Excessive boardroom pay risks undermining public trust in big business, the accountancy regulator has said in a report calling for a concerted effort to increase trust in the way that companies are run.
The Serious Fraud Office has announced that it is conducting a criminal investigation into Unaoil, the Monaco firm that earlier this year was implicated in an international corruption scandal by investigative journalists in Australia.
Expenses management: 'The question is, can we do more?'
The case is as much family tragedy as courtroom drama.
The cost of fines, legal bills and customer compensation racked up by the world’s 20 biggest banks over the five years to the end of 2015 amounted to £252bn, according to new research.
Goldman Sachs topped forecasts with earnings per share of $3.72 and revenue of $7.932 billion.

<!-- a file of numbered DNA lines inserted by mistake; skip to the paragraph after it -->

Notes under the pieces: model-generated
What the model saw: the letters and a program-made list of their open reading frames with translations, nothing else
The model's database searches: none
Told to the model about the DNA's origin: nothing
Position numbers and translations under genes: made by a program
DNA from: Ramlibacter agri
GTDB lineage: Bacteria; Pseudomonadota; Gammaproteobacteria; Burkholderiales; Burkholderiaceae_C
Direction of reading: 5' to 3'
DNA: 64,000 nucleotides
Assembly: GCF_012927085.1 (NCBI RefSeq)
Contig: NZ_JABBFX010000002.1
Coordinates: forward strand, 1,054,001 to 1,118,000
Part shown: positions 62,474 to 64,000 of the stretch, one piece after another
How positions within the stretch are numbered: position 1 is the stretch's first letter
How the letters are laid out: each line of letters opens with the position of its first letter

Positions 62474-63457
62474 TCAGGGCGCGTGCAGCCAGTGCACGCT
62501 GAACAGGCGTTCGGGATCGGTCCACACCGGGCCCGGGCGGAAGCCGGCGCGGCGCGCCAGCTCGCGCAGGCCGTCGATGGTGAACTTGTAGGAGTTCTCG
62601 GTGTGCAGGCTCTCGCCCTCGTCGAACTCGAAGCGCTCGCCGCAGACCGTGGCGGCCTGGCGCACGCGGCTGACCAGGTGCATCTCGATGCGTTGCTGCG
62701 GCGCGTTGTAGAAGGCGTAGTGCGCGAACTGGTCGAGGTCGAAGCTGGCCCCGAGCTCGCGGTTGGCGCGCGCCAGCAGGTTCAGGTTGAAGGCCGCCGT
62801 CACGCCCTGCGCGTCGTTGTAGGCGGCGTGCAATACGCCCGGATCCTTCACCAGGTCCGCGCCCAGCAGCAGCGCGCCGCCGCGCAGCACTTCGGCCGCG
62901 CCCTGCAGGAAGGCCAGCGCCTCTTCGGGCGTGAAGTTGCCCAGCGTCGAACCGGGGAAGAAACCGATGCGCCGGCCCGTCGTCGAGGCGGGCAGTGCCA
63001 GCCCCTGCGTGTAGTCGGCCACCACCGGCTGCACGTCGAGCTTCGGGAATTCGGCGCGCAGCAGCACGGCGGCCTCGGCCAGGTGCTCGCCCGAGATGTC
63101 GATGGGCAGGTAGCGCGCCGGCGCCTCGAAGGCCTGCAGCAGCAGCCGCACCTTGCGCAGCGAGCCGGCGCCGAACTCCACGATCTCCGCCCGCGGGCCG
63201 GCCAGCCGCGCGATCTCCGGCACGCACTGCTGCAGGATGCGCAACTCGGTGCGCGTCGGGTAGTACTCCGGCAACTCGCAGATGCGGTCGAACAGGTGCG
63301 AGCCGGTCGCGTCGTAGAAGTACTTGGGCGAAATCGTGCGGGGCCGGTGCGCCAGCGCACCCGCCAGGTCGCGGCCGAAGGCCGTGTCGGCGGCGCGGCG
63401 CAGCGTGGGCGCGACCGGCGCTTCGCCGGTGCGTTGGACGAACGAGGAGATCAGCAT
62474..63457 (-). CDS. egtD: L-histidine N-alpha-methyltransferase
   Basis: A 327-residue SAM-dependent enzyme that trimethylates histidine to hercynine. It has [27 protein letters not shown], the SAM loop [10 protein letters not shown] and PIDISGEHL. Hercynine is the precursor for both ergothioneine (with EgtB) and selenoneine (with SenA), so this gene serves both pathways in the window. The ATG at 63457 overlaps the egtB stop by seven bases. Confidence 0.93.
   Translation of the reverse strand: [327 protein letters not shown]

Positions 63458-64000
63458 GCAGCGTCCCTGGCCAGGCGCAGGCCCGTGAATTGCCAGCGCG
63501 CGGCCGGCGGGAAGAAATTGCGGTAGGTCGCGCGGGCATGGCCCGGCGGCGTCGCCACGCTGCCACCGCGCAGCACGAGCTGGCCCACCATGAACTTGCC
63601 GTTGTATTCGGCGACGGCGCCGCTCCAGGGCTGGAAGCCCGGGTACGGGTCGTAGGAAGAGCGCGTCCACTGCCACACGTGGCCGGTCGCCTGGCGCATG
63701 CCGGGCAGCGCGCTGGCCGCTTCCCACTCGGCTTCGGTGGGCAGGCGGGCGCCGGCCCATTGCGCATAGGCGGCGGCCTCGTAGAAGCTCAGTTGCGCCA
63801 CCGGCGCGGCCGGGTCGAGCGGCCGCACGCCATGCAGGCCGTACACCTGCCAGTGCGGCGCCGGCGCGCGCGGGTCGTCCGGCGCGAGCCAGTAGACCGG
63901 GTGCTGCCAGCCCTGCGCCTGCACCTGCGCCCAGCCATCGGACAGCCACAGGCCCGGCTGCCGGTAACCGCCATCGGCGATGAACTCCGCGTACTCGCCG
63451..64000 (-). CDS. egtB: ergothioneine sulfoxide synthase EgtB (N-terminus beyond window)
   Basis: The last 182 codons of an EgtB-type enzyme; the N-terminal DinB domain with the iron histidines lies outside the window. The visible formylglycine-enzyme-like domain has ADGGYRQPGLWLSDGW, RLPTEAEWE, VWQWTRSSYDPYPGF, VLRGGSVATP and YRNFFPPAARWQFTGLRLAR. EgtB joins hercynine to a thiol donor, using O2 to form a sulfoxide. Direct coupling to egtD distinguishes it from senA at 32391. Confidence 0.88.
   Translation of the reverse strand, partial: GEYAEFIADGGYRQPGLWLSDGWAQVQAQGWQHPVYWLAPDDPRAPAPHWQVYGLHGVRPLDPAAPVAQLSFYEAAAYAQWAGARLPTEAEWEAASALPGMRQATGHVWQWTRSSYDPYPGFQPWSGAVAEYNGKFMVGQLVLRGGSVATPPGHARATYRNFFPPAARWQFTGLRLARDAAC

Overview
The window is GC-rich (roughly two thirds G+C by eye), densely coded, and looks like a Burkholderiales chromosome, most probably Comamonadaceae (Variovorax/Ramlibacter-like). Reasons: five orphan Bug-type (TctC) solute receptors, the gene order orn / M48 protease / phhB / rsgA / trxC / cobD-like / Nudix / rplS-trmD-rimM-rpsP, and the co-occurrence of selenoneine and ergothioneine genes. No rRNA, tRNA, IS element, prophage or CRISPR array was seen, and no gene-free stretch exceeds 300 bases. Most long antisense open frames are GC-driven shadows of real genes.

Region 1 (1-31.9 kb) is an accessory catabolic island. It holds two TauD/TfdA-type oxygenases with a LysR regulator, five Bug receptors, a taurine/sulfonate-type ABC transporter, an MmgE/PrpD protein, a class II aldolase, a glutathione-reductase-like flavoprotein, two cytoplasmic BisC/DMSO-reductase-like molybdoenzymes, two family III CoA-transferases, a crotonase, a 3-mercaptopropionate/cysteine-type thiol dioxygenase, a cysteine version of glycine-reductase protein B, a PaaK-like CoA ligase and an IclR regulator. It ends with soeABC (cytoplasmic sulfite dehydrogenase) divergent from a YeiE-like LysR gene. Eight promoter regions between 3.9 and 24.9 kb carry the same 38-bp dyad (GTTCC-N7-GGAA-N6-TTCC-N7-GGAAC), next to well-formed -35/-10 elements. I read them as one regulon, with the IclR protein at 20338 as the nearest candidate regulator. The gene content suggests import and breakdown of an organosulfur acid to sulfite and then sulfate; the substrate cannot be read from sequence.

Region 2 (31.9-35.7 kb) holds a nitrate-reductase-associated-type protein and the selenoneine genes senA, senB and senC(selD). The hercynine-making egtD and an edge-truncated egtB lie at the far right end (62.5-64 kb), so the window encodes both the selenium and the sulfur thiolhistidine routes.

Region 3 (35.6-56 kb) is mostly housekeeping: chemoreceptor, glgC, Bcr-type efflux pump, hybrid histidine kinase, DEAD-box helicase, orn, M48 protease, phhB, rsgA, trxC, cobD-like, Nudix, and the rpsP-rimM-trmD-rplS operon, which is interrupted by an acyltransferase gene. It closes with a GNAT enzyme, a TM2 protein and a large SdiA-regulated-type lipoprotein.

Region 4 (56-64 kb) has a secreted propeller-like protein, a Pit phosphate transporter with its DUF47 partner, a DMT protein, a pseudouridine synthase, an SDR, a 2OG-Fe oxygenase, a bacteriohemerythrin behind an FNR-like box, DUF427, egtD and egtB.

Goldman Sachs' Jason Gottlieb, a partner in the bank's asset management division, is leaving the firm.
Societe Generale on Monday asked for an adjournment to push back the date of a trial in a long-running dispute with Libya's $67bn sovereign wealth fund over a series of trades entered into between 2007 and 2009.
Bank of America's wealth unit is losing financial advisers who cannot meet performance targets because their books of business are too small, Chief Executive Brian Moynihan said on Monday.
Ken Moelis, the former UBS executive who took Moelis & Co. public two years ago, said he’s keeping in mind the lapses of giant investment banks as he works to build his boutique.
Tidjane Thiam, the former Prudential chief now running Credit Suisse, won’t be thanked by his counterparts at Deutsche Bank for saying so at this moment, but he is correct: big European banks are “not really investable” and the industry is in a “very fragile situation”.
Jeremy Corbyn called on Labour MPs to “end the trench warfare” and get behind a socialist vision for Britain under which he would allow councils to borrow more, raise taxes on business to fund education and suspend arms sales to Saudi Arabia.